Swiss startup Energy Vault came out of stealth mode in 2018, and has been on an upward trajectory since then. The company created a system to store electricity by elevating concrete blocks, and investors quickly jumped on board: Energy Vault raised $110 million from the SoftBank Vision Fund in 2019, and another $100 million led by Prime Movers Lab in 2021. It seems they’ve put that funding to good use, because last week the company announced commissioning of their first grid-scale energy storage system outside Shanghai, China.

The system is like a solid version of pumped hydro, which uses surplus generating capacity to pump water uphill into a reservoir. When the water’s released it flows down through turbines, making them spin and generate energy.

Energy Vault’s solid gravity system uses huge, heavy blocks made of concrete and composite material and lifts them up in the air with a mechanical crane. The cranes are powered by excess energy from the grid, which might be created on very sunny or windy days when there’s not a lot of demand. The blocks are suspended at elevation until supply starts to fall short of demand, and when they’re lowered down their weight pulls cables that spin turbines and generate electricity.

Because concrete is denser than water, it takes more energy to elevate it, but that means it’s storing more energy too. The cranes are controlled by a proprietary software that automates most aspects of the system, from selecting blocks to raise or lower to balancing out any swinging motion that happens in the process.

The facility outside Shanghai has a capacity of 100 megawatt hours (MWh); it can continuously discharge 25 megawatts for up to 4 hours. That’s relatively small—for comparison’s sake, the Ludington pumped storage plant in Michigan has a capacity of 1,875 megawatts, which can power a community of about 1.4 million people. Energy Vault says that subsequent gravity storage facilities it plans to build will be able to run at gigawatt-hour scale for 12 hours.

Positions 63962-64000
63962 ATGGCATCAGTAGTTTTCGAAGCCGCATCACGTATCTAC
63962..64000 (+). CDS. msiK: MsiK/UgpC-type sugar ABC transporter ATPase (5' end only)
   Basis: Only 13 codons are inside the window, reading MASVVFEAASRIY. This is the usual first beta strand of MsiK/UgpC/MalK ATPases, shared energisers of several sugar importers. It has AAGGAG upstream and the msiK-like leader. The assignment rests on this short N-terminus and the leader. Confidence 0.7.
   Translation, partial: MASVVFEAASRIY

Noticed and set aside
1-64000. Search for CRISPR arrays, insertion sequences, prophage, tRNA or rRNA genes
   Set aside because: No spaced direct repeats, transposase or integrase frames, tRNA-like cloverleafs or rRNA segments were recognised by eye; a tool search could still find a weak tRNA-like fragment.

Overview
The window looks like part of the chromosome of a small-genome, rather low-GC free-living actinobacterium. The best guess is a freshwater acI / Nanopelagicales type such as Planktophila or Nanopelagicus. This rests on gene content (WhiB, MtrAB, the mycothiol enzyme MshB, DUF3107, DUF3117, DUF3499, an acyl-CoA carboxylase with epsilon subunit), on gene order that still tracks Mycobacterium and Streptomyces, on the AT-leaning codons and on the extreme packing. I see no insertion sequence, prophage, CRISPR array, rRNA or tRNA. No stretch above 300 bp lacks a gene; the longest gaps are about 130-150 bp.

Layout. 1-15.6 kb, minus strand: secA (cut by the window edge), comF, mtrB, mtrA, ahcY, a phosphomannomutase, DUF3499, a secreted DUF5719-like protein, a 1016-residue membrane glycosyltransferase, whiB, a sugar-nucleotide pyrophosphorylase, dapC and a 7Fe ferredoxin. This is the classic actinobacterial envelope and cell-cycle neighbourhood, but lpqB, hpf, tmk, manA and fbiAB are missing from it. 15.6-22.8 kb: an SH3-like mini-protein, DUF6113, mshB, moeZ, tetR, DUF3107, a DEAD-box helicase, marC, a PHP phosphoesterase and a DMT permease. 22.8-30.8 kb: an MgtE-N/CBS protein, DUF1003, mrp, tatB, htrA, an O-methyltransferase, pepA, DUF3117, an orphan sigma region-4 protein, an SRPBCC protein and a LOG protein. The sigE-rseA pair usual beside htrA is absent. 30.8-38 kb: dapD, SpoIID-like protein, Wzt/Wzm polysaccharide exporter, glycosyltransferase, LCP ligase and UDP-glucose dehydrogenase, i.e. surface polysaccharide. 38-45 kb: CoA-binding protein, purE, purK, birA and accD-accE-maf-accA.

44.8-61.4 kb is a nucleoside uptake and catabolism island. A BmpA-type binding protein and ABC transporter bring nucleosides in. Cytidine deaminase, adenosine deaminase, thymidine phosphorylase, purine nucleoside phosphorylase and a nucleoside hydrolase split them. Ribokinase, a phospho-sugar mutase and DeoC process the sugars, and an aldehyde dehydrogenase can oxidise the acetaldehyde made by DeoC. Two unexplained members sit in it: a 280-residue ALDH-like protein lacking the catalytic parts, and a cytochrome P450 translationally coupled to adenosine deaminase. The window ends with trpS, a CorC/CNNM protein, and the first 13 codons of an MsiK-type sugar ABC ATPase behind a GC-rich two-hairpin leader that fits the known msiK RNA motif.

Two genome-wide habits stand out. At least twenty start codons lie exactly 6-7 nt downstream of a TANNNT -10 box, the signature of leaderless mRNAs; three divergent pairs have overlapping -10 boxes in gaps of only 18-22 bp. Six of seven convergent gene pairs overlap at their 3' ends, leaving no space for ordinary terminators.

The Shanghai facility was built next to a wind farm and a national grid interconnection site. The company says the facility will have a round-trip efficiency above 80 percent (meaning that 80 percent of the energy expended to lift the blocks will be retained and translated to energy output when the blocks are lowered). That’s comparable to utility-scale batteries and pumped hydro.

One advantage the gravity system has over batteries, though, is that its storage capacity will stay more consistent over time. Batteries slowly degrade as they charge and discharge, until they become unusable and can be recycled. The gravity system will likely have a longer lifespan than grid-scale batteries, and is more suitable for long-term energy storage—that is, storing excess energy for weeks or months rather than hours or days. This type of storage is going to become more necessary as we increase our reliance on solar and wind power.

Energy Vault IPO’d in February of 2022 through a special-purpose acquisition company deal. The company subsequently came under fire from analysts who said its cost and efficiency claims were flawed. Later in the year, a research firm published a short seller report about the company, later retracting some of the statements made. Energy Vault’s stock price plunged in mid-2022 and has yet to recover.

These setbacks don’t seem to have deterred them too much, though. They recently signed an agreement to build another 100 MWh storage facility in China’s Hebei Province; they’re partnering with Pacific Gas and Electric Company to build a 293 MWh facility in Northern California; and are building a 440 MWh facility near Las Vegas.

Time will tell whether gravity storage is a feasible option to help us transition to renewables. In the meantime, Energy Vault says commissioning of the Shanghai facility will be complete by the end of this year.

Image Credit: Energy Vault